As I said, you can't blame Apotheker for the past, but you can blame the board. Among its other puzzling mistakes, why did it hire Apotheker? His record at SAP was not very good, and he has little firsthand experience in the hardware business, which might explain his rush to ditch it.
Apotheker's breathtaking mistakes
When it comes to more recent moves, the list of Apotheker's mistakes is breathtaking. Consider the $11 billion planned purchase of Autonomy. "If you spend that money, it should be for applications that are mission-critical, that will stop the company if they don't run. Autonomy's software is nice to have, but not at all mission critical," Chowdhry says.
Neither I nor my InfoWorld colleagues were ever big fans of WebOS, but others were, and it does seem that HP's mobile strategy had a chance to succeed. But when the TouchPad flopped, Apotheker and the board panicked. Was the TouchPad the shortest-lived product ever launched by a major company? Even Microsoft's Bob lasted more than three months; the TouchPad lasted six weeks. I mean, come on!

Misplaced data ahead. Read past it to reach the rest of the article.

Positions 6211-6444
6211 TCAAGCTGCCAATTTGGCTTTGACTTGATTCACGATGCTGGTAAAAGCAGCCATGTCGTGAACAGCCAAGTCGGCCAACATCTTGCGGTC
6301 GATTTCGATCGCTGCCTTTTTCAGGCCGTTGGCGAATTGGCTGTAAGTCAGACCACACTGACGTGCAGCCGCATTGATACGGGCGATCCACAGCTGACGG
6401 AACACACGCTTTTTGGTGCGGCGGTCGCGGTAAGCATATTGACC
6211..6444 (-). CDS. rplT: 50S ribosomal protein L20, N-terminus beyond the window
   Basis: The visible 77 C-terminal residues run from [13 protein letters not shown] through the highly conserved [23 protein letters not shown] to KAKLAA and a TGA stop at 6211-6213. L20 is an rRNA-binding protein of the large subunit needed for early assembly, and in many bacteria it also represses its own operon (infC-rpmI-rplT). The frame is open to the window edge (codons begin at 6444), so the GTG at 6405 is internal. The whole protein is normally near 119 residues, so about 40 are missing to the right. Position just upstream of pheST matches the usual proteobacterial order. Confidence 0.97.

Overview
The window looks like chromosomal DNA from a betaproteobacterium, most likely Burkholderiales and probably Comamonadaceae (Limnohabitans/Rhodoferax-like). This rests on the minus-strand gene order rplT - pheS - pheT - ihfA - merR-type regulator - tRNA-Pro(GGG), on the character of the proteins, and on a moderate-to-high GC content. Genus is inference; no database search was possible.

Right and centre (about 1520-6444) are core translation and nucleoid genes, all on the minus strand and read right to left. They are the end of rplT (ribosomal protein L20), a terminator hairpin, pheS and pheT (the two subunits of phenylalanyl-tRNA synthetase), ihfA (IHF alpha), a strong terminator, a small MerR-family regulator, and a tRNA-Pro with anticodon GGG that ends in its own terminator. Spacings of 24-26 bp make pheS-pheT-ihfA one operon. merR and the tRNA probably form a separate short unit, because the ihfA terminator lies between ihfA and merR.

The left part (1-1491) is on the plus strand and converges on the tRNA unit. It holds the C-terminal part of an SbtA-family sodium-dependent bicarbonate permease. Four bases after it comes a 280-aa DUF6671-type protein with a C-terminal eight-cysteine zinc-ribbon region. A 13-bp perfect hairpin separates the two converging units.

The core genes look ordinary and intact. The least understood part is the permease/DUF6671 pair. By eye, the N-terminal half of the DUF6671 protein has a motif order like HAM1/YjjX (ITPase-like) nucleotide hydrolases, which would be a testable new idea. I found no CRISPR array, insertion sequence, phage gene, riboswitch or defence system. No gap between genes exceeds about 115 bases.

Now Apotheher says WebOS isn't dead, but that HP can't make decent devices to run it on. (More precisely, it couldn't ensure the firm assembling the actual hardware under contract delivered a decent product.) That's an unconvincing sales pitch for potential WebOS licensees and any HP groups figuring out whether to adapt WebOS for something like printers. And it's an amazing admission for a company that makes (or, rather, has made for it) so much hardware.
Meanwhile, Apotheker is talking about spinning off the PC unit, which is, of course, an admission that the purchase of Compaq was a waste of $25 billion and thousands of lost jobs. Maybe he has reason to do so, but how about exploring an exit strategy before you tell Wall Street you're about to dump a significant segment of your business?
Think of how much value he knocked off the division by telegraphing his punch. And don't believe him when he says the SEC made him do it. Companies explore strategic moves all the time without running afoul of disclosure rules.